MEDINA — The annual Medina County College/Trade/Tech and Career Fair drew a crowd of parents and students Wednesday evening at the Medina County Community Center, with many researching financial aid.
The event’s newest resource station — FAFSA, or Free Application for Federal Student Aid — encouraged parents and students to explore financial assistance opportunities to help pay college and university tuitions.
Denise Testa, director of the Medina County University Center, said about a dozen parents came to the event early — about 5 p.m. for the event that ran 6-7:30 p.m. — to create a login for the program.
“That is the first step in submitting for federal or state financial aid,” Testa said. “We also helped them through the process and talk about the next steps.”
Testa said she also encouraged parents to explore scholarship opportunities for their students through community organizations or universities.
“We serve as a resource for them,” she said. “There are also resources available in the schools or local colleges that we encourage parents and students to use.”
The University Center was among nearly 100 colleges and universities that had tables stacked with information about course offerings, financial aid and giveaways during the event hosted by the Educational Service Center of Medina County and the Medina County Economic Development Corp.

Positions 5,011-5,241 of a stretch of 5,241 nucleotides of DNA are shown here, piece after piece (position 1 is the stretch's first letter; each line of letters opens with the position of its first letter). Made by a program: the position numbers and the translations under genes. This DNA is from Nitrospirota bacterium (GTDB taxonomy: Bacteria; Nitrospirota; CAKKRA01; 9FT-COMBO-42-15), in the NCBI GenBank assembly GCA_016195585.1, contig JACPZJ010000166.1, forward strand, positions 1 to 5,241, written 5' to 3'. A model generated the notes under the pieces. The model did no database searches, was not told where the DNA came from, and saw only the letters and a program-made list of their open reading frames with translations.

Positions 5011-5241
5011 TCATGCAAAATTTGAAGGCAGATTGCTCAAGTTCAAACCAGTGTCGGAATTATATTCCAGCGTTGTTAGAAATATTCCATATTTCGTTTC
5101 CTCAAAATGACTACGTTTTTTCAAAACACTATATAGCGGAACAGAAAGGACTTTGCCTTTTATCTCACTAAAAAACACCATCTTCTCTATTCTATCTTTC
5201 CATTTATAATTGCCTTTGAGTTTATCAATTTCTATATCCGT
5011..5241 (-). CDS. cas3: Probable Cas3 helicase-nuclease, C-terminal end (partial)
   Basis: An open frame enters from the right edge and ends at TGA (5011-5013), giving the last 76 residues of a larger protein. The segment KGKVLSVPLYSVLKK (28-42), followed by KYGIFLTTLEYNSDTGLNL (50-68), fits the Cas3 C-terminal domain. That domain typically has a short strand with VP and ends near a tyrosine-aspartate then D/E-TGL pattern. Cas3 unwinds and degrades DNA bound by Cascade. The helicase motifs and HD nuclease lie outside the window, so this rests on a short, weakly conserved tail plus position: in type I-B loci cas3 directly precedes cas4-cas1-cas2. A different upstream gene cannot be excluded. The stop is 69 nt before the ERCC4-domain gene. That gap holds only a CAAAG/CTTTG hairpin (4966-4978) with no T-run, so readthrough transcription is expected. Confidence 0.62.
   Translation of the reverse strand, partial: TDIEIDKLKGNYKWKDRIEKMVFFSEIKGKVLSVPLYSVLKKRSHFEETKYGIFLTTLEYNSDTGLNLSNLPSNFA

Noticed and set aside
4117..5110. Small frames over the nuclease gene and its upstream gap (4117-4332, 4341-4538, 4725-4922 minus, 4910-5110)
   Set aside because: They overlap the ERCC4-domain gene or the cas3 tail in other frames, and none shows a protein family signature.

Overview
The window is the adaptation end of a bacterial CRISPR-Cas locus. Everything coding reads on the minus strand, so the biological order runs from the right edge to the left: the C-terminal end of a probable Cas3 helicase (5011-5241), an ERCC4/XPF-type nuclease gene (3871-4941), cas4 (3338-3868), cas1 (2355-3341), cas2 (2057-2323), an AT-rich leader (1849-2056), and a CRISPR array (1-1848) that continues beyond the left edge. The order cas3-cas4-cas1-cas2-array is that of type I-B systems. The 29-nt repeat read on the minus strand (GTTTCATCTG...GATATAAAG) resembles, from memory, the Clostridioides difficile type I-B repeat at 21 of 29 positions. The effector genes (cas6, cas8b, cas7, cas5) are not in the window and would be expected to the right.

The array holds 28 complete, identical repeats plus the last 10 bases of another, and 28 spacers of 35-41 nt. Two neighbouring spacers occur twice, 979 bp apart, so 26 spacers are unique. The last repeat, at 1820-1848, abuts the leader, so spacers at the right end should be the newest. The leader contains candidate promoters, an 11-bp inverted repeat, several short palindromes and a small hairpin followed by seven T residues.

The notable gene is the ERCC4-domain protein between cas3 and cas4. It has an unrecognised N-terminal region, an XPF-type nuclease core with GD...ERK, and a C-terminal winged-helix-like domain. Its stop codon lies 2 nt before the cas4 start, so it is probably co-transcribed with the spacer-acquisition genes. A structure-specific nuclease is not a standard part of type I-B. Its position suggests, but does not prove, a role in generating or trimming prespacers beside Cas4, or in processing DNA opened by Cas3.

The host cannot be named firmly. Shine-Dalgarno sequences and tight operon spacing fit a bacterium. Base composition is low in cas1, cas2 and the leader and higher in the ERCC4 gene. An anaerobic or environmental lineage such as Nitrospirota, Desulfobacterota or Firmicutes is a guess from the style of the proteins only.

“There were a lot of juniors (that came through), and we encouraged them to create an ID next year,” Testa said. “They’re in the gathering stage right now. For seniors, we encourage them to apply (for FAFSA) for the 2018-19 school year.”
For Medina High School junior Zach Koneval, the event was his first time exploring colleges and career opportunities.
“I’m looking into (studying) engineering,” the Medina Township teen said. “I’m researching schools that are best for engineering … but I’m exploring all my options.”
His mother, Stacy, added: “It’s nice having this event because we can’t go visit every college, and this way we can talk to everyone and see if they have the program, and then narrow it down to a few to visit.”
William J. Koran, superintendent of the Educational Service Center, said organizers take feedback from parents, students and participating colleges and universities and regroup to improve the event for future years.
“We try to add a little more each year to draw more people and help more people,” he said.
In previous evaluations, Koran said they identified a need to offer more financial assistance resources. This year, they partnered with the University Center to offer mobile workstations where parents and students could sign up for FAFSA.
“This opens things up for those who don’t have Internet or want to be one step ahead,” Koran said. “I’m sure this resource was very important to them.”